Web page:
Rising from the flames: Bermudian artist Lexy Correia with Déjon Simmons and her portrait, which has made it into the Royal Society of Portrait Painters exhibit. *Photo by Dion Correia


Bermudian artist Lexi Correia has been accepted into the Royal Society of Portrait Painters annual exhibit with her painting of burns victim Déjon Simmons.

The painting of Simmons, who survived a horrific traffic accident in 2004 sustaining burns over 90 per cent of his body, is titled The Phoenix.

Correia is likely to be the first Bermudian to have been accepted — organizers could not confirm by press time, though resident artist Jacqueline Alma has been selected in the past. 

Correia told the Bermuda Sun: “As soon as I saw this competition, I knew right away who I wanted to paint. I do like to challenge myself and I felt I could do justice to Dejon’s uniqueness. 

“Like many of my paintings, I had planned the kind of painting I wanted to do and I had a few conversations with Déjon as to what direction he felt the painting should go… if I should show the humorous side of his personality or the serious side. 

“The photo shoot made that decision for me. There were three shots that grabbed my attention. To me, the picture chosen says so much with just the look. Having spoken to Déjon on a myriad of subjects, including his accident and the subsequent years after the accident, I felt that the deeper issues that resulted from the accident all seem to culminate in this ‘look’. I also really liked the dark shading that was in there which allowed for some dramatic shadows.”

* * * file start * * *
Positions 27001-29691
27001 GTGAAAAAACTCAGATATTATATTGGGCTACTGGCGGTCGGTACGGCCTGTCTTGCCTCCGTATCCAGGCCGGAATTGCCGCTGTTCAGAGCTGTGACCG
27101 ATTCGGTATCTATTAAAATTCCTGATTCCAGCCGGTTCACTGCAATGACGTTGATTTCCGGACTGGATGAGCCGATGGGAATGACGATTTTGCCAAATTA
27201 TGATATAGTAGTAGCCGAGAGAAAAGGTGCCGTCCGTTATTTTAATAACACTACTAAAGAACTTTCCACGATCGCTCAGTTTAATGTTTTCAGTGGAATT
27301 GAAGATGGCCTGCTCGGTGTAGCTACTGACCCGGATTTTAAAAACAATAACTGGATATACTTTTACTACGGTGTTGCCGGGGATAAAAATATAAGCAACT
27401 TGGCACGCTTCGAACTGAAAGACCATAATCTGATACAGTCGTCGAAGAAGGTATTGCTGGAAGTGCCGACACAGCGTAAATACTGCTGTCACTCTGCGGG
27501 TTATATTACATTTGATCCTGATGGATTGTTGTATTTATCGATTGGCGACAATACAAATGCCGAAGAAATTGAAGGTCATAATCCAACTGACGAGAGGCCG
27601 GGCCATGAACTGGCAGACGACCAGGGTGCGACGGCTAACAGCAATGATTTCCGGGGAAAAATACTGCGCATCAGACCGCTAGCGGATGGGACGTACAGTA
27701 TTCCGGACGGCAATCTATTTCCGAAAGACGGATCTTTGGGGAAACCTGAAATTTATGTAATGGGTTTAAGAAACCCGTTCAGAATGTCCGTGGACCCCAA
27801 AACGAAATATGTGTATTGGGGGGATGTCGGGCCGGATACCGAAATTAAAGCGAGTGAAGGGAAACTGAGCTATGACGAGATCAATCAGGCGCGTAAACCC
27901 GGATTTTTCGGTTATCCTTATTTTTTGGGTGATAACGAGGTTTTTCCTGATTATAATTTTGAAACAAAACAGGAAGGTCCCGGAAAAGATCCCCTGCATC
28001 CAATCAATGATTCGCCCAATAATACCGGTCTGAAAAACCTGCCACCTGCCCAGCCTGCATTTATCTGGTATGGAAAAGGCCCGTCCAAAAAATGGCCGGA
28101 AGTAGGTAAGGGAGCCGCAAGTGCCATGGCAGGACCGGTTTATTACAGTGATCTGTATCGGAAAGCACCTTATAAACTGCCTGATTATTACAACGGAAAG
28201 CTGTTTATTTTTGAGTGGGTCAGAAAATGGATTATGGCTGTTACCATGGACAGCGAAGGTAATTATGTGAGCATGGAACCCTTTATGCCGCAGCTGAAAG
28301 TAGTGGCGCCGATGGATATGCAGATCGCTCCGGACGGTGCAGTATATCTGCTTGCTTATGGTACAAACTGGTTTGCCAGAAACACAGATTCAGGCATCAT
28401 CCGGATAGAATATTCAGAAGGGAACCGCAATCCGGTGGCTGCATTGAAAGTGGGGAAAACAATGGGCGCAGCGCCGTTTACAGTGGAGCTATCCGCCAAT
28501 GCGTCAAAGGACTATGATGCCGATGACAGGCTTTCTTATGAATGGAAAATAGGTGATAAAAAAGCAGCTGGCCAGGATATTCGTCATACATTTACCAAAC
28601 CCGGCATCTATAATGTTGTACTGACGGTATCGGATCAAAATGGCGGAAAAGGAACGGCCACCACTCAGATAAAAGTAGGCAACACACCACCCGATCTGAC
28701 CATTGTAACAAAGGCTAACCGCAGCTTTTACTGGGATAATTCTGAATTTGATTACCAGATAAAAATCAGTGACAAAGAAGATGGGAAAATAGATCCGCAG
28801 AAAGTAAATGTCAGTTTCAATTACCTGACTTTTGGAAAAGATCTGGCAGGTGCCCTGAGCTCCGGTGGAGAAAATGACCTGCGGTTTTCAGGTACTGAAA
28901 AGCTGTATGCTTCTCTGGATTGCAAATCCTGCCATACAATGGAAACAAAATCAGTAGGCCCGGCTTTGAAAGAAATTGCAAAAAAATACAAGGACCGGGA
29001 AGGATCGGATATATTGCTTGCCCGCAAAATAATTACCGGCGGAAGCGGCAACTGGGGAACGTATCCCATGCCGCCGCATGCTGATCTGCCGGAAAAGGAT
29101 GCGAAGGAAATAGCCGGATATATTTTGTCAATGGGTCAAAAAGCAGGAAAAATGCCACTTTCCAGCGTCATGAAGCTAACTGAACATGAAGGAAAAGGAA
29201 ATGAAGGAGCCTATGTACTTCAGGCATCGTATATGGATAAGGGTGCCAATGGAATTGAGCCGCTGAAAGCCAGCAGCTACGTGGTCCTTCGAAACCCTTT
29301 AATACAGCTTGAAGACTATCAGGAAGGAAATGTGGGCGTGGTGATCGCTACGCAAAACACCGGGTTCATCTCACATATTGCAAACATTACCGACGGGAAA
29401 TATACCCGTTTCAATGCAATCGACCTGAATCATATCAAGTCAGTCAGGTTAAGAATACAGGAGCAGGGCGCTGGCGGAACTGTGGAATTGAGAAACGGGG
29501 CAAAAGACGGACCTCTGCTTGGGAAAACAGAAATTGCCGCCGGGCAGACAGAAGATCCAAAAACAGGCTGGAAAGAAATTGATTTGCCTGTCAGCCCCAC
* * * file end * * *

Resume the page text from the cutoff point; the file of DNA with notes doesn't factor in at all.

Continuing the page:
Correia painted the portrait in mische — an old masters’ technique using egg tempera and oils. Due to the painting process, it took her a few months just to get the first two layers accomplished and she then worked on the painting for about six months. 

Simmons said he was “stunned” by the artist’s talent. “I wasn’t really too focused on watching the process of it because I love the end product of a painting, kind of like being in awe of a magician, but not knowing how he created the illusion. 

“When I finally saw it, in my mind I was like “wow”, speechless even. I have gotten used to seeing my body, my scars but to see someone attempt to capture them is beauty in itself. Lexy’s painting is surreal to me — the way she played with the lighting and depth of certain scarring on my body.”

Correia is hoping to attract sponsorship to help pay for her travel to the UK with Simmons. She has already found sponsors to transport the painting (BWS BOSS) and framing (private individual). “I’m so appreciative of these sponsors and their support of not only the arts in Bermuda but of me, as a Bermudian artist. We can only get recognized overseas by getting our work overseas and it’s not always a financially easy thing to achieve. I would love to win one of the few prizes offered but more than anything, I just want to make Bermuda proud of a home-grown artist who will be representing the island to the best of my ability. I urge other local artists to look into their specific medium or genre-related competitions overseas. I feel that for us to grow and become better, we need to compete with the best in the world.” 

To see more of Correia’s work, visit her website at www.artoflexy.com